I was a huge fan of the original Dead Island when it hit back in 2011. It was my most anticipated game and my game of the year. I even chose it over the intensely popular Skyrim. Needless to say, I put countless hours into it, and fell in love with the entire package. Cut to two years later and now Dead Island Riptide has been released.
Riptide takes place directly after the events of the first game. In fact, it picks up right after the ending. The survivors land on a military aircraft carrier that inevitably has its crew infected, and forces the game’s cast to flee onto the shore of yet another zombie infested island.
Riptide carries over most aspects of the first game into the sequel. Players find and create weapons to take out the hoards of undead while completing quests and leveling up. For those that never played the first game, Riptide plays in first-person and has a large emphasis on melee combat. Later on, firearms become available, but players must utilize blunt and bladed weapons until then. If players are looking for a little company, there is also full four player online co-op.
Much like the first game, crafting new weapons is pivotal for survival. Finding blueprints around the environments allows players to mod their weapons with elemental, bleeding and poison damage. Players must collect materials for these modified weapons. They can be found pretty much anywhere. Strapping a circular saw blade to a baseball bat and having the blade spin with a large battery is as ridiculous as the amount of damage it does to a zombie’s head.
The combat remains mostly the same. Swinging weapons still feels sluggish at times and the movement when attacking combined with the motion blur is downright disorienting. It takes some getting used to. When only taking on one or two zombies, I would resort to using my kick to knock them down, then run up and bash its brains in. That tried-and-true formula seemed highly effective, as well as monotonous after a few hours. Still, many will find themselves surrounded by the undead, using the rage meter to activate fury mode will dispose of a herd quickly while raking in the experience points.
Leveling up is handled just like the first game. Players gain one new skill point to place into three trees. Many skills are carried over from the first game which is a disappointment, but starting a new character gave incentive to unlock them all again. Some skills offer up new special attacks that can be use for certain situations.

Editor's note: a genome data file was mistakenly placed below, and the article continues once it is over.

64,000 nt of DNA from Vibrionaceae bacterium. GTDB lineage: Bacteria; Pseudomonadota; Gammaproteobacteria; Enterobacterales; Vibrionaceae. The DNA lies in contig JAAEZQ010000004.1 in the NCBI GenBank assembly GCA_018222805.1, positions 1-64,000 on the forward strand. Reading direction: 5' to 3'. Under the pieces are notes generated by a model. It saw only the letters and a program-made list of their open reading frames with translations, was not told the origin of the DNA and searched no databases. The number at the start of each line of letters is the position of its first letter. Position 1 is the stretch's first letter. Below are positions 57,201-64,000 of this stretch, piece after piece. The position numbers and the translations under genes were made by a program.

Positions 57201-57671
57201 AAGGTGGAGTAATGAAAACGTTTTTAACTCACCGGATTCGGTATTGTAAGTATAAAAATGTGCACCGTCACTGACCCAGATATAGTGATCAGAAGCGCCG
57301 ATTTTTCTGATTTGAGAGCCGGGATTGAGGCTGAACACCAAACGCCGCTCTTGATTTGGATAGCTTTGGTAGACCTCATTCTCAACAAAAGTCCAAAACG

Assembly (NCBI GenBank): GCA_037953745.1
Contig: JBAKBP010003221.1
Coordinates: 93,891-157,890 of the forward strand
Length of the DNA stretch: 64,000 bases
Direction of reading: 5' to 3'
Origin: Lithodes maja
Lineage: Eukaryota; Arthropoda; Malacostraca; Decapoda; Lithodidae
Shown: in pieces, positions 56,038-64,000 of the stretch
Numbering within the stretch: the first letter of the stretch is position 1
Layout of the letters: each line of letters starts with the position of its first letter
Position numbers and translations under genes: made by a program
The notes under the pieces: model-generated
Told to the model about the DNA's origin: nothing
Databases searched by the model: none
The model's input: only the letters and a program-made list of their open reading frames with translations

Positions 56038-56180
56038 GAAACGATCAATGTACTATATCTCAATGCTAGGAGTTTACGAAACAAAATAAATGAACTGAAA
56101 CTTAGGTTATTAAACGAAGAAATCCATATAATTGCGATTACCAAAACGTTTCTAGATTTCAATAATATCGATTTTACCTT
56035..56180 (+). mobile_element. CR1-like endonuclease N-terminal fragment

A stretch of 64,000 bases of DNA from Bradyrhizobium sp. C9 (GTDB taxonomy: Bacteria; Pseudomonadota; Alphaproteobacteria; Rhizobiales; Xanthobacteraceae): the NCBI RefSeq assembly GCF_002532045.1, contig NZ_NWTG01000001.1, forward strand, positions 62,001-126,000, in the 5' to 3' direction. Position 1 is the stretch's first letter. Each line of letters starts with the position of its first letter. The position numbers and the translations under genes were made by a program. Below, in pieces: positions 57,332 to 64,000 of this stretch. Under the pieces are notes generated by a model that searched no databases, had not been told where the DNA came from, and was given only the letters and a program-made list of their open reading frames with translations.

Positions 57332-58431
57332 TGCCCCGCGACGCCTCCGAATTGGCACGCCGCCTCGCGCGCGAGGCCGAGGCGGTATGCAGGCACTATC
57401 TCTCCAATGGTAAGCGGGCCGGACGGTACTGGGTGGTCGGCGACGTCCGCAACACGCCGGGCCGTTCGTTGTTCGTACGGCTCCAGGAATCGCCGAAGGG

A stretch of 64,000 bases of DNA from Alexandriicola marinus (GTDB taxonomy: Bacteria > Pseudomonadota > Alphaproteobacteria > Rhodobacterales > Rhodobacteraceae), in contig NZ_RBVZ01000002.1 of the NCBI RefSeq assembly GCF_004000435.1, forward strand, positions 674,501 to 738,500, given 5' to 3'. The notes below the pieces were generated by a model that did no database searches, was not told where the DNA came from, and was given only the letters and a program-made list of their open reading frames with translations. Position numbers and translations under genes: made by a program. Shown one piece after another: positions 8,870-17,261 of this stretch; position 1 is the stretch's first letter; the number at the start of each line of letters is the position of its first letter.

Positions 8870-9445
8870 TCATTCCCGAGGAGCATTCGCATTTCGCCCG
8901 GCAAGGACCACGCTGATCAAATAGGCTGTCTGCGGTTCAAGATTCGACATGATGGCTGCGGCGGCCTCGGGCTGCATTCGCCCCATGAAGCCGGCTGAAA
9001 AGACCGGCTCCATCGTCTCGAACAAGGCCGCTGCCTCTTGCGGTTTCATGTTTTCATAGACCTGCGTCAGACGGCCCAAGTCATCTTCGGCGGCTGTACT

While much remains the same with Riptide, there is some new content in the package. First, an all new character named John joins the narrative. He specializes in hand-to-hand combat and utilizes brass knuckles and claw weapons the best. But never has to stick to one single type of weapon. In fact, the game encourages players to try different types by increasing the rank of proficiencies. A higher rank will offer up better stats and potentials for the type of weapon.
Another new addition to Riptide are the “area defense” portions,these have players defending a location while a hoard meter depletes with every enemy killed. During many of these missions, players can set up defensive walls, throw down traps and help out NPCs if they ever get into trouble. That last bit will occur often due to the AI of NPCs being completely useless.
New enemies make an appearance in Riptide as well. Most are a modified version of pre-existing enemies from the original, but there are a few new ones that required me to change up my strategy in order to succeed.
Since the monsoon hit at the end of Dead Island, the island of Palanai is flooded to the point that boats are needed to get to certain places quickly. This felt like it got in the way more than it gave a new strategy.
Players with an original Dead Island save can import their character over to Riptide. Keep in mind, weapons and mods do not carry over. Even if players don’t import, new characters begin with skill points available and start at level 15.
The drop in, drop out co-op returns and again those playing solo that are around the same level and chapter of the story, can see others doing the same quests and hop right into their game. It’s a nice feature, but it has one serious flaw; I couldn’t join friends or anyone else that has progressed to a later chapter. That means if my friend is in chapter eight and I have only made it to chapter five, I can’t join them.
There seems to be a bigger emphasis on story this time around. While it might not be the most well-written, it does serve its purpose and kept me playing just to see what would happen next. There are also audio logs spread across the island that give a back story to the location. These seem to have more life to them than the actual narrative. I still can’t cheer on the main characters. With the exception of Xian and John, they all come off as mean-spirited bullies.
The PC version looks very nice. Character models may look bland at times, but the environments and draw distance is amazing. The music is another. I even like the pause menu track. It sets the mood and can offer up tension when roaming the zombie-infested caves and tunnels of Palanai.
Even though not much has changed from the first game, Riptide was still an addiction for me. It may not be as large in scale as the original, but it can still provide over double-digit hours to players wanting to explore all it has to offer. The combat can get tiresome at times, especially when backtracking to previous areas, but the new enemies can pose a different threat and obtaining new weapons can mix it up a great deal. People that loved the first game will more than likely enjoy Riptide. It may not be revolutionary, but Dead Island Riptide is still an addictive game.
Review copy of game provided by publisher.